Plant Torture? Not Necessarily.

A couple of years ago a client told me she wanted to drive into her driveway to a beautiful garden and asked me to design one for her. Easy enough request. She also wanted to screen off the back yard with some trelliage but didn’t want climbers on it. Easy enough request. She wanted a deer resistant cottage style garden in her favorite color combination–blue and yellow. Again, easy enough request.

When the trellis work was installed, there was only one logical place for it so that’s where it went. What was left for this garden of easy enough requests was a 30″ wide bed between the fence and the blacktop in the blazing sun where the plow would push the snow in the winter months. Not so easy any more. These types of garden problems are what landscape designers excel at and when it really makes sense to consult with a professional.

Sandi%27s+Garden+1 Plant Torture? Not Necessarily.Heat loving, deer resistant driveway garden

Now three years later, the garden is thriving without irrigation or much care and it looks great. What’s the secret? Plant choice. All of the plants chosen for this garden are drought tolerant, heat and sun loving, and tough as nails.

Here’s the list:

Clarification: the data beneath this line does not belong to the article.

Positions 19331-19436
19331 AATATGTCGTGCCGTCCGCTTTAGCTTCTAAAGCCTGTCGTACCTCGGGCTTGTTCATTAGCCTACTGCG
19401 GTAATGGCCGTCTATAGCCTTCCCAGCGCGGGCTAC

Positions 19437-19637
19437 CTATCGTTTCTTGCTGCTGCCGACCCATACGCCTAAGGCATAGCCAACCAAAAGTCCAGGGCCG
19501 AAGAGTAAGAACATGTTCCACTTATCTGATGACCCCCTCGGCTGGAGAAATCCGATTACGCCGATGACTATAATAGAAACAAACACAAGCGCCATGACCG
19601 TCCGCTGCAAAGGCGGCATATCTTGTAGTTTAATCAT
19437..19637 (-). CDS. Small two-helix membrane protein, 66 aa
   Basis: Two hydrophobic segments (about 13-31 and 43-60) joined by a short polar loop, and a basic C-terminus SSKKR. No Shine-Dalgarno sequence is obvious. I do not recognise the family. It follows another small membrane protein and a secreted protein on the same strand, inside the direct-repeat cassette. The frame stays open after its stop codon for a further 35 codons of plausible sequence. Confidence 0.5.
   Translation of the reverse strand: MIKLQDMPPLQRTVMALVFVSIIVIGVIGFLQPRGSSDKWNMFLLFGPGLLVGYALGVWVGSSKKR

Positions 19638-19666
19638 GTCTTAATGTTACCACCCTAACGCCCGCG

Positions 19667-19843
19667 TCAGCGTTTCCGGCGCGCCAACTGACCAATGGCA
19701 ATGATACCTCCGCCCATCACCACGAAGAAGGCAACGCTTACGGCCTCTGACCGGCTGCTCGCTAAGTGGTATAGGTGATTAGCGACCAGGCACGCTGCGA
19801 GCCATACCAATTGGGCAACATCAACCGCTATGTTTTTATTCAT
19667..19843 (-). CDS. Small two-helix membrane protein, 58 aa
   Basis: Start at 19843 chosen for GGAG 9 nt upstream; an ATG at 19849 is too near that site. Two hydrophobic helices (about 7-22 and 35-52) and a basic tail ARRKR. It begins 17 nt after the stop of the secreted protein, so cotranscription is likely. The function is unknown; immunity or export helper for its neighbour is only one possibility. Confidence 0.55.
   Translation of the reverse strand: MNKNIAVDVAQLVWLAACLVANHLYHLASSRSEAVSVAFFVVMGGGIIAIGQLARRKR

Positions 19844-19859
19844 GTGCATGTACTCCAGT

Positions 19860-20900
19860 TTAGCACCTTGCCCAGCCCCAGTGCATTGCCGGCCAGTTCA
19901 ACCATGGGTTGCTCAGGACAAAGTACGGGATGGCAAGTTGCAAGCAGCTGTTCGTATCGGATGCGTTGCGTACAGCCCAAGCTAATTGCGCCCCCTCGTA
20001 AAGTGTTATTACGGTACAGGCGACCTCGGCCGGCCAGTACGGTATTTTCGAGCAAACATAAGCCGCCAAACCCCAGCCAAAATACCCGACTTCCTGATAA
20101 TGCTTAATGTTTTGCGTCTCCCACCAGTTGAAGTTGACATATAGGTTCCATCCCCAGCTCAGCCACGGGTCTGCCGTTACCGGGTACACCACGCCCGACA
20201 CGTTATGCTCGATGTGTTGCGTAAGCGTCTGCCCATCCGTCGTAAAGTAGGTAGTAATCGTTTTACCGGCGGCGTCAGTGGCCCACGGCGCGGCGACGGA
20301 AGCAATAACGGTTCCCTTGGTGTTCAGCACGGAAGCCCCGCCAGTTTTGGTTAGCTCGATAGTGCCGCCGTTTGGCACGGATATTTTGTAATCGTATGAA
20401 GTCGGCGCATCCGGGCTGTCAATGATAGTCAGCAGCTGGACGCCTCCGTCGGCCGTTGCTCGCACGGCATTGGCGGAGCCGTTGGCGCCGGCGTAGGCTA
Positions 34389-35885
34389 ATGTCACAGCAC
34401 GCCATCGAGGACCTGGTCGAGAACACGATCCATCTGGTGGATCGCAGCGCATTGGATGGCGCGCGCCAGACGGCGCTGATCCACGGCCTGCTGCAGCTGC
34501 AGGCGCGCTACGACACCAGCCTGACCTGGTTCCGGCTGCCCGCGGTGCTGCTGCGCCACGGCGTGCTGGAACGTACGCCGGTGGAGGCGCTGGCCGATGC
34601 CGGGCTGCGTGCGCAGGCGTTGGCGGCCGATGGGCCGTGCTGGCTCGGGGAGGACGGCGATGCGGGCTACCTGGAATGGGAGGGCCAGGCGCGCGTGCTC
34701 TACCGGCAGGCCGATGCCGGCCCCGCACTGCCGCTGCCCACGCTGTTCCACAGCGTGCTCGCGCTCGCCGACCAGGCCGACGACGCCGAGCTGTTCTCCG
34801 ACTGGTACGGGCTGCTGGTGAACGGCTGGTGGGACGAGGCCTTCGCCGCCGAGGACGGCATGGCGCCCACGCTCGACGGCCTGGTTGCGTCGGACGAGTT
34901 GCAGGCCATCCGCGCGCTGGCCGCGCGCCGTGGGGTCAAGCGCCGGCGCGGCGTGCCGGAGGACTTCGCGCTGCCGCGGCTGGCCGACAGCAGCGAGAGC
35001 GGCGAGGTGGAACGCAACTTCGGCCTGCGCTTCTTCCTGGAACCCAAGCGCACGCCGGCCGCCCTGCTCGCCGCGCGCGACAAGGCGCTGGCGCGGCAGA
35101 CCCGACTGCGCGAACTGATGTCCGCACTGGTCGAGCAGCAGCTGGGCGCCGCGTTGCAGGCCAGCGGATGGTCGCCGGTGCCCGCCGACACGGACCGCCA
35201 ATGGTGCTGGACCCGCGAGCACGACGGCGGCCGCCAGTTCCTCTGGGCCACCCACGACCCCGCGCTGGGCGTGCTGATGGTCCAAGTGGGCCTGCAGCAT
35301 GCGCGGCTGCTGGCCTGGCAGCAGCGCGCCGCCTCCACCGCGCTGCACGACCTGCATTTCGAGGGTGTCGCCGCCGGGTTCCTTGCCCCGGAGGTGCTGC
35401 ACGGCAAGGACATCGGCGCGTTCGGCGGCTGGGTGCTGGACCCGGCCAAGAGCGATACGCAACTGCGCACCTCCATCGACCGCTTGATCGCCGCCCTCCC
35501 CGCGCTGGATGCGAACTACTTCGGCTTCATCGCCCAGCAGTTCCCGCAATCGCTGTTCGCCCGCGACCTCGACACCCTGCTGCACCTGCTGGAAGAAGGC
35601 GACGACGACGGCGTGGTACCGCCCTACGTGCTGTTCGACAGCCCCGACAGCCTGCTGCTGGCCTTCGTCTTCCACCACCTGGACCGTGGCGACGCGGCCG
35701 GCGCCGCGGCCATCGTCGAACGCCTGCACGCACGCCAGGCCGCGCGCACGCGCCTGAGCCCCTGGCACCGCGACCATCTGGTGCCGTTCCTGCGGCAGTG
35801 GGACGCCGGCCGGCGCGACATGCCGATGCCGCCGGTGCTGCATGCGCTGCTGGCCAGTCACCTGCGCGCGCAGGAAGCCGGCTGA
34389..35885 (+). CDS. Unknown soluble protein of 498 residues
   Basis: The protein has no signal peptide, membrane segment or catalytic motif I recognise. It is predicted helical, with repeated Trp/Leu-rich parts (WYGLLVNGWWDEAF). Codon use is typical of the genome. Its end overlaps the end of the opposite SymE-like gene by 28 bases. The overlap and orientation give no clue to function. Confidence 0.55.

Agastache x ‘Black Adder’
Achillea ‘Moonshine’
Baptisia austrailis
Iris germanica
Stachys byzantina
Sorghastrum nutans ‘Sioux Blue’

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About Susan aka Miss. R

Professional landscape designer, lover of the land and all things design.
LABELS: drought tolerant, Garden Design, Landscape Design, Planting Design, sustainability

5 Responses to Plant Torture? Not Necessarily.

  1. Sarah from Toronto Gardens says:

    Beautiful combo. Good to know they are tough too. Really want to get Agastache "Black Adder". Sounds gorgeous.

    Plus that trellis/fence is divine.

  2. Bay Area Tendrils Garden Travel says:

    Ms R, re: Agastache… I can't seem to keep it going here. Do you think it requires a cold winter/dormancy? On second thought, I'm trying to recall which species/cultivars I've planted, only to have them fade away. Summer-dry climate the problem? Alice

  3. Susan aka Miss. R says:

    Thanks Sarah. Bay Area–Black Adder is a cross between Agastache rugosum and Agastache foeniculum which would say to me that it needs sharp drainage with cold wet winters. That's what we've got here…well you have to create the drainage in most places.

  4. eliz says:

    Your new blog design is wonderful; I really like it. Congrats on solving your design problem, though I don’t get why someone would want a trellis without climbers!

  5. Susan aka Miss. R says:

    Thanks Elizabeth. I wouldn’t want a trellis without climbers either but I wasn’t the client!

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